by Mark Johnston
There can be no dispute that it is becoming increasingly difficult for home owners to sell their homes in today’s uncertain market.
According to property valuation agency, Hometrack’s latest index, properties are now taking on average more than 15 weeks to sell, last year the average time on the market was just 9 weeks. Sellers are also only achieving around 93% of their original asking price.
The stagnant housing market has meant that frustrated vendors have been essentially forced in to renting out their homes, while trying to buy elsewhere.
The Co-Operative bank has suggested that at least a fifth of its recent buy to let business has come from accidental landlords.
The latest research from the National Association of Residential Letting Agents (ARLA) also indicates that the numbers of homes that are now coming on to the rental market is due to the fact home owners are having difficulty selling them.
David Salusbury, chairman of the National Landlords Association (NLA), said “a significant minority of people who let out property did not set out to be landlords”.
A recent report from the National Landlords Association (NLA) showed that despite the increase in the number of buy to let mortgages available, only 57% of landlords deliberately entered the market with buy to let in mind.
There are of course drawbacks to renting out a property instead of selling and therefore it will not be the best strategy for everyone.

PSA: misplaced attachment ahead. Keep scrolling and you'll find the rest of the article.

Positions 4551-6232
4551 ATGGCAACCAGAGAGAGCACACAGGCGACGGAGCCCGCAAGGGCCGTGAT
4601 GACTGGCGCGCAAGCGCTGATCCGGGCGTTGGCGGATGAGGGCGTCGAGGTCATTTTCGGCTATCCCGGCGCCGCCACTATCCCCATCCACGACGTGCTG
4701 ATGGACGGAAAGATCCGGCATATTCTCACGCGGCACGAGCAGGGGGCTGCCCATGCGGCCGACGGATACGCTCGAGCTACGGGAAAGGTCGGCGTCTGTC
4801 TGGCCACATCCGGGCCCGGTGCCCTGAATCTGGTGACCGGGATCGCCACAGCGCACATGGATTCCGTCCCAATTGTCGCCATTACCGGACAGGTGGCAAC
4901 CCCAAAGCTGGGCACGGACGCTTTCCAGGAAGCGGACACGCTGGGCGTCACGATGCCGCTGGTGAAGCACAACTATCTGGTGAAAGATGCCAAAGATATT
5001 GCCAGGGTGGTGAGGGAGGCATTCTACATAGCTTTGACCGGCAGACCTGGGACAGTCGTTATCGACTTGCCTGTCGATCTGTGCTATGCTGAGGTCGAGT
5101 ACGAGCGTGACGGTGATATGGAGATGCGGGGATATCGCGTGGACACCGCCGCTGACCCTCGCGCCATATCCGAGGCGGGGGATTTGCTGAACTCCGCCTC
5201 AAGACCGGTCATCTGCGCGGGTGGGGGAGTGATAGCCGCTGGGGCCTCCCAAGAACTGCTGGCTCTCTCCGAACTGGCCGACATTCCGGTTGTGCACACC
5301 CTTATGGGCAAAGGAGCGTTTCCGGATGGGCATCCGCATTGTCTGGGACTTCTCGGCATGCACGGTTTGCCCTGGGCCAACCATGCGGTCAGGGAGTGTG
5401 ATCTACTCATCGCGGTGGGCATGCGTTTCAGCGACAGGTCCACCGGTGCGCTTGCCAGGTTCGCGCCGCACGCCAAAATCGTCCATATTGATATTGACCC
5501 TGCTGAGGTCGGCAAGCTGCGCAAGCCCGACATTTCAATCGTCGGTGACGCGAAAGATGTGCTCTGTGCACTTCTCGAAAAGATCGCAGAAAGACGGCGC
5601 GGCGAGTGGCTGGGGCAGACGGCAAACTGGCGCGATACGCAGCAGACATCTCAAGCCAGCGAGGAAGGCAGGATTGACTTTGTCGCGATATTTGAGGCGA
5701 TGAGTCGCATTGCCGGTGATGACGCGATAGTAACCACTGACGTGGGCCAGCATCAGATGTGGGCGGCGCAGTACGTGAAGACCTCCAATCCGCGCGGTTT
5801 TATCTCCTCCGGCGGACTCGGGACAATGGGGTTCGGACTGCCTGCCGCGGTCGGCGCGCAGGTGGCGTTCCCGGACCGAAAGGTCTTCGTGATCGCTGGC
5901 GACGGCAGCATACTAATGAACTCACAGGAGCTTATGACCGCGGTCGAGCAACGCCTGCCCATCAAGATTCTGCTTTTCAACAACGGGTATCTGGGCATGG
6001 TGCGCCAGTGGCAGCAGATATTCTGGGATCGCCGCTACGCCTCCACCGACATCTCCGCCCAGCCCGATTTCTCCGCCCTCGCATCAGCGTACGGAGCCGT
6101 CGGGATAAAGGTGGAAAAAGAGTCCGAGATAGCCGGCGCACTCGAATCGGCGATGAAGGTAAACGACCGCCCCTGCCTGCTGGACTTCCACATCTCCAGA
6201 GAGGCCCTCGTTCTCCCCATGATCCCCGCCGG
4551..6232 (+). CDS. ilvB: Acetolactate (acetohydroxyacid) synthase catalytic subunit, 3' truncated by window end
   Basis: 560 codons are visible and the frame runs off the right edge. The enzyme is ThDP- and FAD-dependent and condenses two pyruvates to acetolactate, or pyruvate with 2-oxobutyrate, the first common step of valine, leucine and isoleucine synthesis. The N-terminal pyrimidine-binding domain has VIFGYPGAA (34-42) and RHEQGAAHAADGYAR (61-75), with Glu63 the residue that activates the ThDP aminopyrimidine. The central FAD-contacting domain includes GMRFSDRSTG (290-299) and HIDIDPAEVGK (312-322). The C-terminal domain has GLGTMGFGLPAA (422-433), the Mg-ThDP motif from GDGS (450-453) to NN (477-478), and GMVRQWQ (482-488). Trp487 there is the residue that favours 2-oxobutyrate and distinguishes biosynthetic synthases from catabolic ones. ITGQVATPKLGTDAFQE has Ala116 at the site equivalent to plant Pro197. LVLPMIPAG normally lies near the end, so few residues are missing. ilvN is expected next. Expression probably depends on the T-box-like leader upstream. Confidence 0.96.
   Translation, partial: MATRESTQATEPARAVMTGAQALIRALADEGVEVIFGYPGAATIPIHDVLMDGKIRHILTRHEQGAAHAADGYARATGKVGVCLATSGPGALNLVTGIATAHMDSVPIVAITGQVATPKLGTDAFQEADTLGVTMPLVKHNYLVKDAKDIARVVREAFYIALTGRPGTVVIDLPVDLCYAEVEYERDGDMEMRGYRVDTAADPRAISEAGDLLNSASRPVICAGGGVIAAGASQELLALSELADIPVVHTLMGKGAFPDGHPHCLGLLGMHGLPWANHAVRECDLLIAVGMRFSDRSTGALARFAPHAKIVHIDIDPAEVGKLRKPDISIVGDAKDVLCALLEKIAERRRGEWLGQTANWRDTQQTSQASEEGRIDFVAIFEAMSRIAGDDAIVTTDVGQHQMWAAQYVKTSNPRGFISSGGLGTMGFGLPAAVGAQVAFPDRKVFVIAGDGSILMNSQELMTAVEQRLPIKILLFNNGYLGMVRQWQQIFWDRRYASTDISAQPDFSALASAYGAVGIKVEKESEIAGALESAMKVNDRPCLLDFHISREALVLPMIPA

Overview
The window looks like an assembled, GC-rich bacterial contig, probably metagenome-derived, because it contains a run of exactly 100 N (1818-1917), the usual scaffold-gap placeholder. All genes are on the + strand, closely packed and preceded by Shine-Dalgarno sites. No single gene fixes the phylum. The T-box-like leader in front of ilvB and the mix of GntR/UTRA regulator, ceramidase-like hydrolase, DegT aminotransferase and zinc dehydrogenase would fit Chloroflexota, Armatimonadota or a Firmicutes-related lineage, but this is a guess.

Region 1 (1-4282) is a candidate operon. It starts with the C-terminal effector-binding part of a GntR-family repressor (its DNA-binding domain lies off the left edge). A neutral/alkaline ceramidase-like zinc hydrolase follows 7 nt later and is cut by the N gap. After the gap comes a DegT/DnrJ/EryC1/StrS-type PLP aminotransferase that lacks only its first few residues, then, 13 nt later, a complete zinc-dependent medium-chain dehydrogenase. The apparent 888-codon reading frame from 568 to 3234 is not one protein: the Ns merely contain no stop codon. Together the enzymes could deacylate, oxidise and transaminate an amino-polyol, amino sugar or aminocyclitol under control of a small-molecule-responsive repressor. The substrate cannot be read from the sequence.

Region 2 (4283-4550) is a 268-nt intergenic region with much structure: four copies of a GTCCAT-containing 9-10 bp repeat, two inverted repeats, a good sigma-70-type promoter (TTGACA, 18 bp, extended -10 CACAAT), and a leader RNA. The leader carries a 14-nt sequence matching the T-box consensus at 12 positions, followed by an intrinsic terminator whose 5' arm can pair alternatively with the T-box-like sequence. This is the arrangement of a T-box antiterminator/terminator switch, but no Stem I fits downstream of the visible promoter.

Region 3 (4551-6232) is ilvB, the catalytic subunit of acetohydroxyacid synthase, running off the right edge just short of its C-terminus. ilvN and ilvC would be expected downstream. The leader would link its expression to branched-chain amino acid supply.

Tim Hyatt, president of the Association of Residential Lettings Agents (ARLA), said “lettings is an unregulated industry and there can be pitfalls for both tenants and landlords, including loss of monies. Therefore it is vital that every landlord, reluctant or keen, seeks expert advice”.
David Hollingworth, director at mortgage broker London and Country, warns “you must tell your mortgage lender before renting out your home”.
Accidental landlords are being stung with more expensive ‘let to buy’ mortgages as lenders take advantage of desperate sellers unable to move.
All banks have different policies; some lenders will allow their borrowers to stay on their current residential mortgage deal for as long as it lasts. This means their repayments will be much cheaper than if they were a professional landlord.
Before the credit crunch, banks were more relaxed about so called ‘consent to let’, but these days borrowers can be refused outright or charged a higher mortgage rate.
In these cases borrowers may be then forced to re-mortgage to an expensive buy to let deal. To avoid this risk, borrowers may be tempted not to inform their lender that they are renting out their property.
Unfortunately, according to the Council of Mortgage Lenders (CML), borrowers are legally obliged to inform their lender and ask for ‘consent to let’. If they do not inform them, they would be in breach of the conditions of their mortgage contracts.
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